Yesterday, when looking at the latest TIC data, we made a modest proposal: the reason why yields are blowing out has nothing to do with the contrived concept of “term premium”, nothing to do with some ridiculous myth that Bidenomics has decoupled the US from the rest of the world, which now finds itself in some Golden Age of economic growth (where mortgages are now 8% and all credit cards are maxed out), and everything to do with aggressive selling by a handful of key entities, the number one being China which has sold its Treasury holdings in 20 of the past 22 months…
… and the second one being foreign central banks, which after five months of purchases, dumped the most treasuries since the start of the year…
… just as 10Y yields blew out.
But it turns out there was much more, because while we were focusing on just the change in Chinese treasuries, we should have been looking at the bigger picture. And what it reveals, as Bloomberg wrote this morning, is that Chinese investors offloaded the most US bonds and stocks in four years in August, further fueling speculation Beijing is liquidating FX reserves to defend a weakening yuan, or for the same reasons Russia liquidated its own Treasury holdings in 2018: it knew, correctly, that the dollar would be weaponized against it… and if China has any intention to anex Taiwan in the future, why wouldn’t it be shifting away from US Treasury holdings? After all, it saw how quickly Russia would be cut off from SWIFT and the broader dollar regime.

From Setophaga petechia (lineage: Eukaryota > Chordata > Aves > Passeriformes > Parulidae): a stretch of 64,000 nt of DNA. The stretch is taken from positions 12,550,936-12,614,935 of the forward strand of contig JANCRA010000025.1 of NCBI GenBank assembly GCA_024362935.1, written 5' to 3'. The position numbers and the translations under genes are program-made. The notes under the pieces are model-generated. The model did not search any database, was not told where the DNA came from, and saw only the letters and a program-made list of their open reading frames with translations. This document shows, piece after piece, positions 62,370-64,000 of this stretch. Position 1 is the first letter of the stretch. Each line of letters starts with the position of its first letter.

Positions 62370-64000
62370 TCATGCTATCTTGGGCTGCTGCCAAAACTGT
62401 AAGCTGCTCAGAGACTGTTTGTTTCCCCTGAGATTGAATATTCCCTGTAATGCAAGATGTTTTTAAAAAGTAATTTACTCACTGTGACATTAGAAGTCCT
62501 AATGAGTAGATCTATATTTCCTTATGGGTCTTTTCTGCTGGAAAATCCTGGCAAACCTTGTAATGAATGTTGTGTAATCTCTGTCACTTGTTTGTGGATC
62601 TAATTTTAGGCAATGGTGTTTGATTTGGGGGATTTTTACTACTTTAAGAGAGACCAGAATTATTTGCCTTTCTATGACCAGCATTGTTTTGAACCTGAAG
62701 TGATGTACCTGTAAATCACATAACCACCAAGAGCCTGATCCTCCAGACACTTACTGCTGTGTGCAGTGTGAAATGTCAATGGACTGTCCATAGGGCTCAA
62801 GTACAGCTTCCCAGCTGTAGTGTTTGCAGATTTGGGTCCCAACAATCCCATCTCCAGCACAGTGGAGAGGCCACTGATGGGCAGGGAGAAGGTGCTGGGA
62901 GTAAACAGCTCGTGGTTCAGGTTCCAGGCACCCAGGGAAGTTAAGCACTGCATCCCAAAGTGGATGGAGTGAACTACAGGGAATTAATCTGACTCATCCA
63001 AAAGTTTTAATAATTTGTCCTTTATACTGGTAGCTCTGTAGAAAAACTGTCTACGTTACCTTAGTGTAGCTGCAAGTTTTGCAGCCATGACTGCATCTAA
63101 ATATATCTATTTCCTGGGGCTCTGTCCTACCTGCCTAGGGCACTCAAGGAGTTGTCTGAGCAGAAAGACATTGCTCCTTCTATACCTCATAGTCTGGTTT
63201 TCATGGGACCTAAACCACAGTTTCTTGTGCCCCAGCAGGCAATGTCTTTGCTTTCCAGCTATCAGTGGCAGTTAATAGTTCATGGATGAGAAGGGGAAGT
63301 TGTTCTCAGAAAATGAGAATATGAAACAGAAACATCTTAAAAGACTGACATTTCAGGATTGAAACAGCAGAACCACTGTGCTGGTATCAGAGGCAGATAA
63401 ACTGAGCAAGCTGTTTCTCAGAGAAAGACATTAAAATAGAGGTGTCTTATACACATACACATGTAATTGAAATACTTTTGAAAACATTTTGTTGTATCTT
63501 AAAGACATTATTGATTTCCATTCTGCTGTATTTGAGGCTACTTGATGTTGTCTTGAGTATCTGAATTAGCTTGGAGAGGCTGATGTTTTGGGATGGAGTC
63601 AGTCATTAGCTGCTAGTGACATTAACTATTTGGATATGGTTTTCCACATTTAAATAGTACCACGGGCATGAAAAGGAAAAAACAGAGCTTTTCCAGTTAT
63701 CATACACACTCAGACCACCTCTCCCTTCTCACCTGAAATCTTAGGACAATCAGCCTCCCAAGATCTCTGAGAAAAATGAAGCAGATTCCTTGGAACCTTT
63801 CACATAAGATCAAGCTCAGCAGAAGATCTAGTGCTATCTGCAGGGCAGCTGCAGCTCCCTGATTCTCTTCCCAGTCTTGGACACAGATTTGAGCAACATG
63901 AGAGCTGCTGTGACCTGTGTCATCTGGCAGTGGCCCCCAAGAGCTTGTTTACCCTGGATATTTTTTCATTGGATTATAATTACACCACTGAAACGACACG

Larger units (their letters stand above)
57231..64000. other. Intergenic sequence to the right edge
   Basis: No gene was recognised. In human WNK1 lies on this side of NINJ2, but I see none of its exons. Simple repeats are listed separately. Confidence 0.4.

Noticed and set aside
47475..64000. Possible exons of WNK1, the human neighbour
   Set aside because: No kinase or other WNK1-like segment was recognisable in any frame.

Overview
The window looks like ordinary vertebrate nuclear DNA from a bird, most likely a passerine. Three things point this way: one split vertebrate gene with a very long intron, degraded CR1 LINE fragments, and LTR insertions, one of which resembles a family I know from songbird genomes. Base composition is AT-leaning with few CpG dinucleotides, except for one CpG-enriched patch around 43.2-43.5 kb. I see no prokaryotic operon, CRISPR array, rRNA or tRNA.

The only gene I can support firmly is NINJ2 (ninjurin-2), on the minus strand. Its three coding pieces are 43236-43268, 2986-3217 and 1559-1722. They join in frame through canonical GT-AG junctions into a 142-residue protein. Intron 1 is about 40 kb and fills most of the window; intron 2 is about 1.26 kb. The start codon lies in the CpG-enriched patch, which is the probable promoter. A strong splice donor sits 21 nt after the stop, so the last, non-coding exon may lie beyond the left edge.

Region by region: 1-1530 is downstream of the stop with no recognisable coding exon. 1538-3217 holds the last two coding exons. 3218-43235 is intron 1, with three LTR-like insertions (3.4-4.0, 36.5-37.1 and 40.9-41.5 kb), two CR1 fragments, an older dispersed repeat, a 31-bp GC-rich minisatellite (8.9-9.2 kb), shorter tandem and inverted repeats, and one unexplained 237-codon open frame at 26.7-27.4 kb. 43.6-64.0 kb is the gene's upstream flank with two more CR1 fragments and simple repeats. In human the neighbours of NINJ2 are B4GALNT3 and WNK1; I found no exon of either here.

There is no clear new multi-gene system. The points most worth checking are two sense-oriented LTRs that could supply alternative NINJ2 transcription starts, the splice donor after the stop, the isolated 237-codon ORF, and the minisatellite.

In any case, as the chart below shows, while the bulk of the $21.2 billion of the August sales were in Treasuries and US equities, the Asian nation also cut holdings of agency debt (debunking a widespread if erroneous theory that China is not selling TSYs).
To be sure, an FX liquidation to prop up the currency would make perfect sense: in August, the onshore yuan tumbled to its lowest against the dollar since November, prompting Beijing to tell state-owned banks to step up intervention in the currency market (recall this post from August: “China Launches War On Yuan Bears With 1000+ pip Fixing Gap Vs Estimates“)
“This could be to liquidate some bond holdings to obtain US dollar cash in case it is needed later to defend the yuan via intervention operations,” said Gareth Berry, a currency and rates strategist at Macquarie Group Ltd. in Singapore. “The same reason may go for why they sold stocks.”
In addition to the $14.9BN in US TSY solds in August, the most since May 2022, Chinese investors also sold a record $5.1 billion of US stocks in August, the data showed; incidentally that’s the month that the S&P swooned after hitting a 2023 high just after the Fed’s “final rate hike” FOMC meeting in late July.
While Chinese funds have been selling down holdings in Treasuries this year, they were buying a roughly comparable amount of US agency bonds. As such, the net sale of both types of bonds in August will raise eyebrows for investors tracking demand for US debt.
And, as we noted yesterday, it’s not just China: Japanese investors have also been paring their holdings of US securities, with sales of corporate bonds hitting a record.
“I suspect that Japan investors bought US corporate bonds over the past two years to obtain a yield pick-up over Treasuries,” said Macquarie’s Berry. “Now that Treasury yields have risen so much, they can feel more comfortable rotating back the other way.”